# Mutual Information Input Selector and Probabilistic Machine Learning Utilisation for Air Pollution Proxies

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## Abstract

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## 1. Introduction

_{x}), sulphur dioxide (${\mathrm{SO}}_{2}$), ozone (${\mathrm{O}}_{3}$) and particulate matter (PM) [7]. In practice, a comprehensive measurement covering a large area may not always be possible as air pollutant analysers are generally complicated, bulky and labour-intensive [7,8]. Furthermore, instrument failure, fault in data acquisition or data corruption often result in missing data during research campaigns or continuous measurements [9,10,11]. If the data gap is relatively large, interpolation methods become ineffective. As a result, these problems pose a significant obstacle for comprehensive air pollution data analysis and time series prediction scheme.

## 2. Methods

#### 2.1. Input Selector: Mutual Information

#### 2.2. Probabilistic Machine Learning: Bayesian Neural Networks

## 3. Case Study

## 4. Results and Discussion

#### 4.1. Data Analysis

#### 4.2. Performance Analysis

#### 4.3. Discussion

## 5. Conclusions

## Author Contributions

## Funding

## Acknowledgments

## Conflicts of Interest

## Abbreviations

BNN | Bayesian Neural Network |

MAE | Mean Absolute Error |

ML | Machine Learning |

MI | Mutual Information |

NN | Neural Network |

$\mathrm{NO}$ | Nitric oxide |

${\mathrm{NO}}_{2}$ | Nitrogen dioxide |

${\mathrm{NO}}_{\mathrm{x}}$ | Nitrogen oxides |

${O}_{3}$ | Ozone |

PCC | Pearson Correlation Coefficient |

ppb | part per billion |

RMSE | Root Mean Squared Error |

SVM | Support Vector Machine |

TNX | $m,p-$Xylene |

WS | Wind Speed |

WHO | World Health Organization |

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**Figure 2.**Venn diagram of entropy properties. $I(X,Y)$ is the mutual information between entropy X and Y, symbolised by $H(X)$ and $H(Y)$, respectively.

**Figure 3.**The difference between standard NN and Dropout NN [53]. Dropout method randomly drops units (along with their connections) from the NN during training, which prevents units from learning too much and thus potentially avoid overfitting. The dropout NN can also be seen as BNN.

**Figure 4.**Map of Jeddah with the sampling site marked with a star [54]. Map data ©Google, 2013 Terra Metrics.

**Figure 5.**Matrix plot correlation analysis between ozone (${\mathrm{O}}_{3}$) and other measured variables. It can be seen that linear correlation (a) does not capture well the relationship between ${\mathrm{O}}_{3}$ and other measured variables, such as m,p-xylene (TNX), $\mathrm{NO}$ and ${\mathrm{NO}}_{\mathrm{x}}$.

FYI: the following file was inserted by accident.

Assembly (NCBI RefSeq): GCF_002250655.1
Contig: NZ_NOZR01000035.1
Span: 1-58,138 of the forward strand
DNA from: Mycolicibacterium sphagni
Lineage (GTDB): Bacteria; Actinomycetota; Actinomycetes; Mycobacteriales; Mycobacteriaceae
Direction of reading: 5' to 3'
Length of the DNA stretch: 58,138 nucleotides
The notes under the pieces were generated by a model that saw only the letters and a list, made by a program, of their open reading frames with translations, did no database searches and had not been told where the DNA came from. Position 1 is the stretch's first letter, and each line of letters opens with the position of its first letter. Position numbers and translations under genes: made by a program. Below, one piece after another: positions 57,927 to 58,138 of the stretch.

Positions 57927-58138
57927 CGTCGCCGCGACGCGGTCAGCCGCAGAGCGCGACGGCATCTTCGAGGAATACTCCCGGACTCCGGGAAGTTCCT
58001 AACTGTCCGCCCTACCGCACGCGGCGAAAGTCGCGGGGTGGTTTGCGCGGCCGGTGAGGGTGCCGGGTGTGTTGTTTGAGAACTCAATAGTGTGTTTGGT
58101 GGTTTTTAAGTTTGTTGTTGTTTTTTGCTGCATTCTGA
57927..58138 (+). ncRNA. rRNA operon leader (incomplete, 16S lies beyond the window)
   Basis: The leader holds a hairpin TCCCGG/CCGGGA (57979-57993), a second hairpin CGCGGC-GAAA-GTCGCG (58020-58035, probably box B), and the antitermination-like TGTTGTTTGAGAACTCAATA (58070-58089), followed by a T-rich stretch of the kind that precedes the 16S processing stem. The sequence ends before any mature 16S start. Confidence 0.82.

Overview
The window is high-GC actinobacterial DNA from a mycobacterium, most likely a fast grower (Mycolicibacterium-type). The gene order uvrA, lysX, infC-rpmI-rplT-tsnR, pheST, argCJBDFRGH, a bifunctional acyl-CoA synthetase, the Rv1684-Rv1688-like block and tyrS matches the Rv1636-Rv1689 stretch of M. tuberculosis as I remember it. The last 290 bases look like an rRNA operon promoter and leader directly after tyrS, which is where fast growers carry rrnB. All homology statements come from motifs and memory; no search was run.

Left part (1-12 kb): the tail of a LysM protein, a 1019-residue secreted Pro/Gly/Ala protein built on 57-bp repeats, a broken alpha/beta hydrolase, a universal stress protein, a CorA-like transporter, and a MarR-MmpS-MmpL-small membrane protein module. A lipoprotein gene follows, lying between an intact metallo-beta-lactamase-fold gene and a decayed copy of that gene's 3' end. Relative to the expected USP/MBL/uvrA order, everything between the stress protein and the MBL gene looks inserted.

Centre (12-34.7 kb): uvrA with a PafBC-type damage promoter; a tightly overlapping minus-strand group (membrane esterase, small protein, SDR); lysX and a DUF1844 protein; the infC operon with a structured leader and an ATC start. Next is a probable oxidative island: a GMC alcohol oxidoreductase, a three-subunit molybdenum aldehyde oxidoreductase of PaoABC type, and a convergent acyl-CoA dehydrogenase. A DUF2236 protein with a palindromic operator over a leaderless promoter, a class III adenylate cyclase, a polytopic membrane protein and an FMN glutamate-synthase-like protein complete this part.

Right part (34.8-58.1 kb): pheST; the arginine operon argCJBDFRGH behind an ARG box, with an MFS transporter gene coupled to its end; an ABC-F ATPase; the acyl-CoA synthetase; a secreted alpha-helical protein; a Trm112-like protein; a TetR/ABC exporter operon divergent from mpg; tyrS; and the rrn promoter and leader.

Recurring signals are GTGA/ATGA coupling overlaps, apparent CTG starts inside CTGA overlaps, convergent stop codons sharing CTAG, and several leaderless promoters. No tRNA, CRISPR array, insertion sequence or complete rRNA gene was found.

**Figure 6.**The scatter plot between ${\mathrm{O}}_{3}$ concentration and several selected variables, including ${\mathrm{NO}}_{\mathrm{x}}$, wind speed, m,p-Xylene (TNX) and ${\mathrm{NO}}_{2}$. R${}^{2}$ is Pearson correlation coefficient (PCC), whereas MI is mutual information score. The concentration unit of trace gases and TNX is in part per billion (ppb) whereas the unit of wind speed is in m/s.

**Figure 7.**Mutual information level between ozone concentration and other measured variables on full day (

**a**), day only (

**b**) and night only (

**c**).

**Figure 8.**Proxy performance metrics and the percentage of data loss evaluated on testing data. In the subplot (

**a**), the green, blue and red constitute the metrics of Mean Absolute Error (MAE), Root-Mean-Squared Error (RMSE) and coefficient of determination (R${}^{2}$), respectively. The subplot (

**b**) presents the percentage of data loss due to the involvement of more input numbers. For both subplots as shown the legend in subplot (

**b**), the symbols ◯, × and ⋆ denotes the performances of single, day and night models, respectively.

**Figure 9.**The time series data of real ${\mathrm{O}}_{3}$ measurement (red), the ${\mathrm{O}}_{3}$ estimation (blue) produced by the BNN and its confidence interval (light green).

**Figure 10.**Regression plot (

**a**) and the prediction bias (

**b**) between the test data of ${\mathrm{O}}_{3}$ concentration measurement and the estimated ${\mathrm{O}}_{3}$ concentration generated by BNN.

**Figure 11.**The average of the measurement and estimation of Ozone concentration from two different models on weekday and weekend.

**Table 1.**The above table shows that the combination of the best four variables to understand the impact of proxy performance by reducing the required instruments for computing ${\mathrm{O}}_{3}$ proxy.

Proxy Inputs | MAE | RMSE | R^{2} |
---|---|---|---|

${\mathrm{NO}}_{2}$–${\mathrm{NO}}_{\mathrm{x}}$ | 7.154 | 86.621 | 0.703 |

${\mathrm{NO}}_{2}$–${\mathrm{NO}}_{\mathrm{x}}$–WS | 5.594 | 50.409 | 0.83 |

${\mathrm{NO}}_{2}$–${\mathrm{NO}}_{\mathrm{x}}$–WS–TNX | 5.192 | 48.564 | 0.84 |

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## Share and Cite

**MDPI and ACS Style**

Zaidan, M.A.; Dada, L.; Alghamdi, M.A.; Al-Jeelani, H.; Lihavainen, H.; Hyvärinen, A.; Hussein, T.
Mutual Information Input Selector and Probabilistic Machine Learning Utilisation for Air Pollution Proxies. *Appl. Sci.* **2019**, *9*, 4475.
https://doi.org/10.3390/app9204475

**AMA Style**

Zaidan MA, Dada L, Alghamdi MA, Al-Jeelani H, Lihavainen H, Hyvärinen A, Hussein T.
Mutual Information Input Selector and Probabilistic Machine Learning Utilisation for Air Pollution Proxies. *Applied Sciences*. 2019; 9(20):4475.
https://doi.org/10.3390/app9204475

**Chicago/Turabian Style**

Zaidan, Martha A., Lubna Dada, Mansour A. Alghamdi, Hisham Al-Jeelani, Heikki Lihavainen, Antti Hyvärinen, and Tareq Hussein.
2019. "Mutual Information Input Selector and Probabilistic Machine Learning Utilisation for Air Pollution Proxies" *Applied Sciences* 9, no. 20: 4475.
https://doi.org/10.3390/app9204475